Advice for the Kitchen, Gym and Restaurants
Sometimes it's the little changes in life that really can have the biggest impact on your body, your state of mind and your health. Small adjustments, like keeping fresh fruits and vegetables where can you see them (and be reminded to eat them!) in your kitchen, can make all the difference in your day.
We've looked at three places you probably visit often—the kitchen, the gym and a restaurant—and developed helpful suggestions for how to make the most of your time spent in these spaces.
If you can see it, you just might eat it
Try storing your vegetables and fruits on the counter. This will remind you what's on hand when it's time to snack or make a meal.
Still waters run deep
Drink water with your meals at home instead of soda, fruit punch, sweet tea or other sugar-sweetened drinks.
Better than white bread
Keep only whole-grain breads at home. You won't be tempted by white bread if it's not there.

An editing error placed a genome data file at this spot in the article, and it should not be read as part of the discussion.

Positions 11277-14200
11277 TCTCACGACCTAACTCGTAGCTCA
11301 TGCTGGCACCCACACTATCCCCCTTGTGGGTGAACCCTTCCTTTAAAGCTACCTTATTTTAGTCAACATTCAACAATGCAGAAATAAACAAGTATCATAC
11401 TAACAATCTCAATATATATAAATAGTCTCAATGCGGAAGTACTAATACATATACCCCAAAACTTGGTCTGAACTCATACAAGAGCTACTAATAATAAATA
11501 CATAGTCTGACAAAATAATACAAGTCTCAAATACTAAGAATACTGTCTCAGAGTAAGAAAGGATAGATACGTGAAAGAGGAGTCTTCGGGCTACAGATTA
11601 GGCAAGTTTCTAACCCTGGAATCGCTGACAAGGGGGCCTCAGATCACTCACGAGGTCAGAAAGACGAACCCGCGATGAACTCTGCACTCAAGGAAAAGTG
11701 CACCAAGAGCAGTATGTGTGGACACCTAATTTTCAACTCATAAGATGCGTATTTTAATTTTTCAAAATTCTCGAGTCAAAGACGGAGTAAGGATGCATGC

Become a bean counter
Work dried beans into your menus. Our favorites? Pinto and black beans, and lentils.
Don't forget a permission slip
Before launching into a new fitness program, check with your doctor to make sure it's okay to start exercising.
Be a tower of strength
Join a class or work with a trainer or instructor to learn how strength training—also called weight training—can help you.
Do your heart some good
Aerobic exercise—like walking or riding a stationary bike—is good for your heart and lungs. Start small with five to 10 minutes of activity.
Drink responsibly and moderately
If your doctor says it's okay, an alcoholic drink with a meal is fine. But beware—alcohol adds lots of empty calories.
That's what friends are for
To make sure you don't overeat, offer to share an entrée with one of your dining partners.
Substitute freely and faithfully
You know the drill: Instead of fries, request steamed veggies. Swap out any side dishes that are high in fat.